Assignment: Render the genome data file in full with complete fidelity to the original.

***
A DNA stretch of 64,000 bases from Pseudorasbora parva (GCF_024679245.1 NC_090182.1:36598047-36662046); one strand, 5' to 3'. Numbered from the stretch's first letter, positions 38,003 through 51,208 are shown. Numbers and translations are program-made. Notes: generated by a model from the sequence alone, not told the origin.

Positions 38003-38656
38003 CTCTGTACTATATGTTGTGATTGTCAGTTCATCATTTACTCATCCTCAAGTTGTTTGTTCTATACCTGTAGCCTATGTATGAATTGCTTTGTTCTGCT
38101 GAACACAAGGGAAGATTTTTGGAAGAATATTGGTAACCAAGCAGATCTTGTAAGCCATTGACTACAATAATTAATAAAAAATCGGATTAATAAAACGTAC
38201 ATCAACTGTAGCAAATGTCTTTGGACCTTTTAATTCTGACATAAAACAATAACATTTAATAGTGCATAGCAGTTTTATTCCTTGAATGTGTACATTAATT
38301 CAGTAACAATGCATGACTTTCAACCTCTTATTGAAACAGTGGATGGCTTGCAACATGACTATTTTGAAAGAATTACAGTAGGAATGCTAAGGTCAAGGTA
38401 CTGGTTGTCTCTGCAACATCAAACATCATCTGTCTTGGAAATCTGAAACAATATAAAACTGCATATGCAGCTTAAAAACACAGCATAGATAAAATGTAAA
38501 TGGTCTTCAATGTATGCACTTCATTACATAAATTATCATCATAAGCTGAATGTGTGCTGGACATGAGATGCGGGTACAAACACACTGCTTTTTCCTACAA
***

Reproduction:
A DNA stretch of 64,000 bases from Pseudorasbora parva (GCF_024679245.1 NC_090182.1:36598047-36662046); one strand, 5' to 3'. Numbered from the stretch's first letter, positions 38,003 through 51,208 are shown. Numbers and translations are program-made. Notes: generated by a model from the sequence alone, not told the origin.

Positions 38003-38656
38003 CTCTGTACTATATGTTGTGATTGTCAGTTCATCATTTACTCATCCTCAAGTTGTTTGTTCTATACCTGTAGCCTATGTATGAATTGCTTTGTTCTGCT
38101 GAACACAAGGGAAGATTTTTGGAAGAATATTGGTAACCAAGCAGATCTTGTAAGCCATTGACTACAATAATTAATAAAAAATCGGATTAATAAAACGTAC
38201 ATCAACTGTAGCAAATGTCTTTGGACCTTTTAATTCTGACATAAAACAATAACATTTAATAGTGCATAGCAGTTTTATTCCTTGAATGTGTACATTAATT
38301 CAGTAACAATGCATGACTTTCAACCTCTTATTGAAACAGTGGATGGCTTGCAACATGACTATTTTGAAAGAATTACAGTAGGAATGCTAAGGTCAAGGTA
38401 CTGGTTGTCTCTGCAACATCAAACATCATCTGTCTTGGAAATCTGAAACAATATAAAACTGCATATGCAGCTTAAAAACACAGCATAGATAAAATGTAAA
38501 TGGTCTTCAATGTATGCACTTCATTACATAAATTATCATCATAAGCTGAATGTGTGCTGGACATGAGATGCGGGTACAAACACACTGCTTTTTCCTACAA